Read It Again

who keeps faithfulness for thousands, who forgives wrongdoing, violation of His Law, and sin; yet He will by no means leave the guilty unpunished, inflicting the punishment of fathers on the children and on the grandchildren to the third and fourth generations.”  Exodus 34:7  NASB

Yet by no means leave – This is a bit tricky, so pay attention.  Here is the Hebrew text:

 נֹצֵ֥ר חֶ֨סֶד֙ לָֽאֲלָפִ֔ים נֹשֵׂ֥א עָוֹ֛ן וָפֶ֖שַׁע וְחַטָּאָ֑ה וְנַקֵּה֙ לֹ֣א יְנַקֶּ֔ה פֹּקֵ֣ד | עֲוֹ֣ן אָב֗וֹת עַל־בָּנִים֙ וְעַל־בְּנֵ֣י בָנִ֔ים עַל־שִׁלֵּשִׁ֖ים וְעַל־רִבֵּעִֽים

I’ve highlighted the critical words in red.  Now the transliteration (in case you don’t read Hebrew) of the highlighted words:

venake lo yenake.

As you can plainly see, the root is the same in both words.  The English translation disguises this fact, but it wasn’t hidden from the rabbis.  The root is nāqâ, “The root nāqâ with the meaning ‘to be clean, pure, spotless’ is found in Akkadian, Arabic and Aramaic. In Dan 7:9 [Aramaic] the Ancient of Days is described as having hair ‘like pure (nĕqēʾ) wool.’ The derived juridical notion ‘to be acquitted,’ ‘to go unpunished’ is found only in Hebrew.”[1]

Notice what Akiva discovers in this double use of the root:

“If Rabbi Akiva was strict regarding mitzvot between human and God, he was even more so in the case of mitzvot between human beings and human beings.  The verse says, “yet not clearing, clearing the guilty’ (Exodus 34:7).  Rabbi Akiva expounded: ‘One phrase says ‘clearing (nakkeh)’ and one phrase says ‘not clearing (lo yenakkeh).’  How can this contradiction be reconciled?  ‘Clearing’ refers to the mitzvot between human beings and God.  ‘Not clearing’ refers to the mitzvot between human beings and human beings.”[2]

Akiva’s insight provides us with a description of two actions in the process of punishment.  The first deals with our offenses before God.  Exodus 34:7 tells us that God will deal with these.  But there is also another kind of sin that needs to be punished, the sins we perpetuate on other human beings.  God tells us that He will also deal with these.  We do not escape judgment simply by begging forgiveness from God.  “Against You only I have sinned,” is not sufficient.  God reminds us that we must also account for our sins against others.  Reconciliation, if possible, means dealing with both God and men.  Clearing and not clearing.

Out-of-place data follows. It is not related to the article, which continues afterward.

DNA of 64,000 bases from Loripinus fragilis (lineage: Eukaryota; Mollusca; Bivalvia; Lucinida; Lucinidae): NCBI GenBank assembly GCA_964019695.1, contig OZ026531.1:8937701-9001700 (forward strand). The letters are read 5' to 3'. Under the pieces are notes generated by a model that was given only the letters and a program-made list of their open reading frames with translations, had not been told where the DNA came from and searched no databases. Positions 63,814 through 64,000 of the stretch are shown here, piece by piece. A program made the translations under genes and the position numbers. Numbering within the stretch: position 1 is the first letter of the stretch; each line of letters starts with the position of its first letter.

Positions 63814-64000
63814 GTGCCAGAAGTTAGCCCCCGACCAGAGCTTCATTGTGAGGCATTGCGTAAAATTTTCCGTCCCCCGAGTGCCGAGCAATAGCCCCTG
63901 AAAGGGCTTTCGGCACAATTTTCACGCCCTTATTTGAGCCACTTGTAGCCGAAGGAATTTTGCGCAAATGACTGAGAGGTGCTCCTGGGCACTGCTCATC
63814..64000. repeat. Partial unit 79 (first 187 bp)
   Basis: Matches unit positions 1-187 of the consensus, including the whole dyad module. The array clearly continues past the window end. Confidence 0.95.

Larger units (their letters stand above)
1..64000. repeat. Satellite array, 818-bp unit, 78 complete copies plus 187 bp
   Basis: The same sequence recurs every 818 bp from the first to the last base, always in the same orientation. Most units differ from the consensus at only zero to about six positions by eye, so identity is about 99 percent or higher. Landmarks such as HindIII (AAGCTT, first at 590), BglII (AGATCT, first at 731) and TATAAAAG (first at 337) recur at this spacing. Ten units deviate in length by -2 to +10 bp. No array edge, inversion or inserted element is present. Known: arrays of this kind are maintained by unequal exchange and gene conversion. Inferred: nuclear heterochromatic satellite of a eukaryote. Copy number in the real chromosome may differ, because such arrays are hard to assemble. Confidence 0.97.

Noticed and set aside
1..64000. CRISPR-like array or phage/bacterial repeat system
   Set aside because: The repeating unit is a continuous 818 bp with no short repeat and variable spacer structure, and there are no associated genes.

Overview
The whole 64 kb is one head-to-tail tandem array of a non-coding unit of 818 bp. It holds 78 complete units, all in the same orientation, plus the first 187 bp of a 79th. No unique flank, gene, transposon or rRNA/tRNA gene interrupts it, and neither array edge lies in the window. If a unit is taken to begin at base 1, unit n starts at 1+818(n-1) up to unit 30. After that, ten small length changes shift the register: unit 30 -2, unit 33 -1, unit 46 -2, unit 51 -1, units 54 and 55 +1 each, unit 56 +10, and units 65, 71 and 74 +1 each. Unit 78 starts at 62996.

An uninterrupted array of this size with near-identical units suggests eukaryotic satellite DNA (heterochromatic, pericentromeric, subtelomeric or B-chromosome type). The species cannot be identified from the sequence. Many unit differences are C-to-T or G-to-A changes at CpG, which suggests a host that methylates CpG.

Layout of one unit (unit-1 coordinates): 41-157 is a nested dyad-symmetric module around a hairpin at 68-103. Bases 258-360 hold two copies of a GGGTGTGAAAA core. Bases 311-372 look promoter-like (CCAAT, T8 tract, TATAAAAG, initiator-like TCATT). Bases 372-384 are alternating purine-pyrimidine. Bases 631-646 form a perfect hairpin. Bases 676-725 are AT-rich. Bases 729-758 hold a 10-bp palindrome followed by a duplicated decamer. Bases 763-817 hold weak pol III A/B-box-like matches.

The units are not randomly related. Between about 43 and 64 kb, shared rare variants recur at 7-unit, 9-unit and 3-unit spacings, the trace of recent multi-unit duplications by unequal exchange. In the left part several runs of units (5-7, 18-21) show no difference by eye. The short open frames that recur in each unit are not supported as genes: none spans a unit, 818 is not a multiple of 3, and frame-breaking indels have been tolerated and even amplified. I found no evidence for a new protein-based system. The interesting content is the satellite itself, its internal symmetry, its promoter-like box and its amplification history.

Topical Index:  nāqâ, clear, acquit, punish, Akiva, Exodus 34:7

[1] Fisher, M. C., & Waltke, B. K. (1999). 1412 נָקָה. R. L. Harris, G. L. Archer Jr., & B. K. Waltke (Eds.), Theological Wordbook of the Old Testament(electronic ed., p. 596). Chicago: Moody Press.

[2] Abraham Heschel, Heavenly Torah as Refracted through the Generations, p. 177.

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Michael Stanley

This idea seems obvious once you consider how many times we are reminded in Scripture of the commandment to forgive others their trespasses against us. If God were the only party required to offer forgiveness and reconciliation then the commandment for us to forgive others in order that we might be forgiven ( Matthew 6:14-15) and for us to seek reconciliation with our offended brother ( Matthew 5:23) would be unnecessary. In addition, the many Torah injunctions to restore or repay three or four-fold for certain transgressions against another (i.e. theft, fraud) would be meaningless. Why bother with such niceties if YHWH is the only offended party? Bring an offering of appeasement to YHWH ( ask Jesus to cover the sin with his blood) and forget about the person who personally suffered from your transgression(s). It reminds me of our American penal system- “Retribution Trumps Restitution, Rehabilitation and Relationship.”
Thanks Skip (and Rabbi Akiva) for reminding us, that in YHWH’s sight, our moral obligations to each other are just as important to the eternal justice and shalom of the Kingdom Cosmos as is our compliance to YHWH’S insistence that all His children be holy, devoted, loving, merciful, compassionate, forgiving and obedient.

Richard Bridgan

Mankind’s participation in God’s created order- as a creature of such unique form of being that he bears God’s own image- also carries a unique moral obligation… an ethic of looking to the interests of others with the very consideration we sustain for ourselves. 

Indeed, Michael, it is as you say… YHVH’s insistence upon eternal justice, holy and faithful devotedness, compassion, mercy and forgiveness for and toward others (all foundational aspects of God’s cosmic kingdom rule) are no less imperatives for shalom than our willing obedience and thoughtfully enacted compliance.